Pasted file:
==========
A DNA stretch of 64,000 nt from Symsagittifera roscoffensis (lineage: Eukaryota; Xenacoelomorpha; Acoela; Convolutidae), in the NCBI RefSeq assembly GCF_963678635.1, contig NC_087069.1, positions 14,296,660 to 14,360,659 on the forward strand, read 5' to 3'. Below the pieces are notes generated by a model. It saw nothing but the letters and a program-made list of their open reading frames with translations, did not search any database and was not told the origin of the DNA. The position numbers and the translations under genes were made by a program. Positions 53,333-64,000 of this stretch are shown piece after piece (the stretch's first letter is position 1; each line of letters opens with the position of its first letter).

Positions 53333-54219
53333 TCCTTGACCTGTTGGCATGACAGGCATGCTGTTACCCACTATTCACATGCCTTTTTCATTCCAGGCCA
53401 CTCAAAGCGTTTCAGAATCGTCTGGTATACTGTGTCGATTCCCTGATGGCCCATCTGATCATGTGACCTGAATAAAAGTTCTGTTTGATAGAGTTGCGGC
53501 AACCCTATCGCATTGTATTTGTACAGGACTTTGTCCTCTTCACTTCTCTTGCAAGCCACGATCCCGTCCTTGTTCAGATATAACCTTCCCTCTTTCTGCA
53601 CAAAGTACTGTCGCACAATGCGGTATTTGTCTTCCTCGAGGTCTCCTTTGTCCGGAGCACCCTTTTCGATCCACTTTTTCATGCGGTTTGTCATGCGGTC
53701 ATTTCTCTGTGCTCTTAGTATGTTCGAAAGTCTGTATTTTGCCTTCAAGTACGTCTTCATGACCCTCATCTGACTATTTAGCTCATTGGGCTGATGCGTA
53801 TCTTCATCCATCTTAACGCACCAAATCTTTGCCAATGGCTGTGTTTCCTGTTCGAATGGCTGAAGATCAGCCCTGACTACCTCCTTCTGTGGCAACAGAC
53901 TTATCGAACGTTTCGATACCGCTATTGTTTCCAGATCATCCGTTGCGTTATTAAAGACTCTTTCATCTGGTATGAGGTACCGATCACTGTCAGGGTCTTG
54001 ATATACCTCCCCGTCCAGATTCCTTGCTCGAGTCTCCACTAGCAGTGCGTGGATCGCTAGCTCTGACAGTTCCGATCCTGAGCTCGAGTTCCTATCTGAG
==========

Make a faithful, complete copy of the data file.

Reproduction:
A DNA stretch of 64,000 nt from Symsagittifera roscoffensis (lineage: Eukaryota; Xenacoelomorpha; Acoela; Convolutidae), in the NCBI RefSeq assembly GCF_963678635.1, contig NC_087069.1, positions 14,296,660 to 14,360,659 on the forward strand, read 5' to 3'. Below the pieces are notes generated by a model. It saw nothing but the letters and a program-made list of their open reading frames with translations, did not search any database and was not told the origin of the DNA. The position numbers and the translations under genes were made by a program. Positions 53,333-64,000 of this stretch are shown piece after piece (the stretch's first letter is position 1; each line of letters opens with the position of its first letter).

Positions 53333-54219
53333 TCCTTGACCTGTTGGCATGACAGGCATGCTGTTACCCACTATTCACATGCCTTTTTCATTCCAGGCCA
53401 CTCAAAGCGTTTCAGAATCGTCTGGTATACTGTGTCGATTCCCTGATGGCCCATCTGATCATGTGACCTGAATAAAAGTTCTGTTTGATAGAGTTGCGGC
53501 AACCCTATCGCATTGTATTTGTACAGGACTTTGTCCTCTTCACTTCTCTTGCAAGCCACGATCCCGTCCTTGTTCAGATATAACCTTCCCTCTTTCTGCA
53601 CAAAGTACTGTCGCACAATGCGGTATTTGTCTTCCTCGAGGTCTCCTTTGTCCGGAGCACCCTTTTCGATCCACTTTTTCATGCGGTTTGTCATGCGGTC
53701 ATTTCTCTGTGCTCTTAGTATGTTCGAAAGTCTGTATTTTGCCTTCAAGTACGTCTTCATGACCCTCATCTGACTATTTAGCTCATTGGGCTGATGCGTA
53801 TCTTCATCCATCTTAACGCACCAAATCTTTGCCAATGGCTGTGTTTCCTGTTCGAATGGCTGAAGATCAGCCCTGACTACCTCCTTCTGTGGCAACAGAC
53901 TTATCGAACGTTTCGATACCGCTATTGTTTCCAGATCATCCGTTGCGTTATTAAAGACTCTTTCATCTGGTATGAGGTACCGATCACTGTCAGGGTCTTG
54001 ATATACCTCCCCGTCCAGATTCCTTGCTCGAGTCTCCACTAGCAGTGCGTGGATCGCTAGCTCTGACAGTTCCGATCCTGAGCTCGAGTTCCTATCTGAG